One initiative by the Obama administration that has been overshadowed by world events has been the program he announced in late February called My Brother’s Keeper.
The idea is an ambitious one. It is an attempt to improve the prospects of African-American and Hispanic boys by helping them get into a position for opportunities that can be elusive.
Part of that stems from basic skills such as reading proficiency. Across the board, experts point to a children who are unable to read at a third-grade level when they are in the third grade as a sign of problems down the road, both in employability and in staying out of trouble.
Of the white boys entering the fourth grade, the White House says, just more than two out of five are reading at a proficient level. Having 58 percent of white boys reading below proficiency is bad enough, but the figures are worse — much worse — for African-American boys, with 86 percent not reading proficiently. The number is only a little better for Hispanic boys, 82 percent of whom are reading below level.
The problem is that once a child reaches the fourth grade, it becomes increasingly difficult for that student to catch up if he or she has fallen behind on reading skills. There’s a domino effect that pulls down grades in other areas, since reading is the fundamental building block for learning. Without intervention, the risk of dropping out of school becomes greater as frustration builds.
Little wonder, then, that the percentages also are disproportionately high for blacks and Hispanics who are unemployed or — even worse — imprisoned for breaking laws. They’re also six times more likely than a white male of being the victim of a homicide. In fact, the White House says, victims in half of all U.S. murders in a given year are African-American or Hispanic males.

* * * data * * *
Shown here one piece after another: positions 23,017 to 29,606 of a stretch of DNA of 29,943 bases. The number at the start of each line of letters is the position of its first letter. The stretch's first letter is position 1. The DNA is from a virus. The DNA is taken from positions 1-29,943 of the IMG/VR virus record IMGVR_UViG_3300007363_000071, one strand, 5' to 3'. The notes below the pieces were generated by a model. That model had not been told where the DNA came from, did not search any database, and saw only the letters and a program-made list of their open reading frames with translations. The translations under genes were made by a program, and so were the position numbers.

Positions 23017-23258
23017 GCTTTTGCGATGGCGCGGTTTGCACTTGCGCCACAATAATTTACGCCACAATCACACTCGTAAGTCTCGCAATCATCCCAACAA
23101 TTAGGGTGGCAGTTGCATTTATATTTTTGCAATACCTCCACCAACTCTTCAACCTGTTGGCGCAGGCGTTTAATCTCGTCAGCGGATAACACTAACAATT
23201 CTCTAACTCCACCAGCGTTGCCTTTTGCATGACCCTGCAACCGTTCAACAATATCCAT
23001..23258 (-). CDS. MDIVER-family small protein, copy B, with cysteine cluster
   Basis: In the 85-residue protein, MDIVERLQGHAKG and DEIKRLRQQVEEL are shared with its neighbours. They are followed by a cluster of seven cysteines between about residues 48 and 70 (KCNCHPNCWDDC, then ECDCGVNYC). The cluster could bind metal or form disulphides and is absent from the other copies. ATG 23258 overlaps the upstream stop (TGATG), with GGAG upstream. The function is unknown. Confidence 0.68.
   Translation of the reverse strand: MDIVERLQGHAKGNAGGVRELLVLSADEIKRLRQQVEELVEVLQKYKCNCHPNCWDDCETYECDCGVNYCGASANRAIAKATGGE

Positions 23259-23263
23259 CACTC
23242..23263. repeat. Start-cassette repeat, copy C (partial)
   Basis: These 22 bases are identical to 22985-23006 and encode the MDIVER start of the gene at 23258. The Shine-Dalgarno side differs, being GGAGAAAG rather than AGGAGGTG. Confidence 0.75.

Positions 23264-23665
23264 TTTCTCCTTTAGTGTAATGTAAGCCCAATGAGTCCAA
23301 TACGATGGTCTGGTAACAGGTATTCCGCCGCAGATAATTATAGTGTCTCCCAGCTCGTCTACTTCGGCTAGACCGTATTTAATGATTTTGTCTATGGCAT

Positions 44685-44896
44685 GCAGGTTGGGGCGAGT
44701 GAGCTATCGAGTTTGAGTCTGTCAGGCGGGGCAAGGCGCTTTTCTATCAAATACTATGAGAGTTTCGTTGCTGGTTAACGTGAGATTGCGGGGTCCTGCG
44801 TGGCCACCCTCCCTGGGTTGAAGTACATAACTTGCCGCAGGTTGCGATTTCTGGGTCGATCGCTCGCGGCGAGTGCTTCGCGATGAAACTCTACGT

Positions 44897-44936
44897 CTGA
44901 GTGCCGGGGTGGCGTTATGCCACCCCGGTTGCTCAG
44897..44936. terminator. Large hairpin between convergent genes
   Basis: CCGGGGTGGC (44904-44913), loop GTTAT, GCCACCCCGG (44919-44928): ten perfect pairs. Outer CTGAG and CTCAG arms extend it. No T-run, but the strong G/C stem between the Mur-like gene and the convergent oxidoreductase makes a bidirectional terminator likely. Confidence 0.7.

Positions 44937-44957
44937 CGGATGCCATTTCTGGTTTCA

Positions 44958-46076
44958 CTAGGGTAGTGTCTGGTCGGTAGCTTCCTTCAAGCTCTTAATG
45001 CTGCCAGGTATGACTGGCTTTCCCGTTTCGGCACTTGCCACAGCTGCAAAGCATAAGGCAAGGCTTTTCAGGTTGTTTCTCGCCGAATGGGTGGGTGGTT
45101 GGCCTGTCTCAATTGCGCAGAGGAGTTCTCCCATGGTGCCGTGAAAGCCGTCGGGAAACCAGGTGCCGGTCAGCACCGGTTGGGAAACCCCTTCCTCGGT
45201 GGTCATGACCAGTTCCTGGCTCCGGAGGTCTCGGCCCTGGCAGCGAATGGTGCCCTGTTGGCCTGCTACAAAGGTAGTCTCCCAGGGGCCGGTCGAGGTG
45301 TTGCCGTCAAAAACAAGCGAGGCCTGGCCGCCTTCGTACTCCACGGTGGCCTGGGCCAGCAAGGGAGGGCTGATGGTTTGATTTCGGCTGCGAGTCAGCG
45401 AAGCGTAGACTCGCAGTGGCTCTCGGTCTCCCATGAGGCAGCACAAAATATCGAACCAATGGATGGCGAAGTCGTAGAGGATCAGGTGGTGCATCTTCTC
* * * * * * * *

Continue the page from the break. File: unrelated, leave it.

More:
None of this contributes to a better country, state or community.
President Barack Obama is using a My Brother’s Keeper Task Force to address the situation. That group is being asked to develop proposals for federal policies, regulations and programs that will push these at-risk kids toward more positive outcomes; recommend incentives for the adoption of strategies and improving those outcomes; create an online portal for spreading the word about successful programs and practices; develop a Department of Education website to assess critical indicators for black and Hispanic boys; work with stakeholders to highlight the opportunities, challenges, and efforts affecting boys and young men of color, and recommend to Obama means of ensuring sustained efforts within the federal government and continued partnership with the private sector and philanthropic community.
For funding, the president reached out to foundations to help with the program, and he had great success. Those foundations have invested $150 million and are seeking to invest another $200 million over the next five years. They’re focused on solutions with the highest impact potential: early child development and school readiness; parenting and parent engagement; third-grade literacy; educational opportunity and school discipline reform; interactions with the criminal justice system; ladders to jobs and economic opportunity.
It’s a big job, but it’s a critical one. Success is something everyone should want. Better educated young men, regardless of color, make for a stronger work force capable of handling higher paying jobs. Fewer men in prison means less stress on state and local budgets. Fewer people receiving public assistance means less stress on social program budgets and more taxpayers on the roll.
There’s no downside to encouraging and helping a child, particularly one at risk of falling by society’s wayside, get on the right path.
— The Albany Herald Editorial Board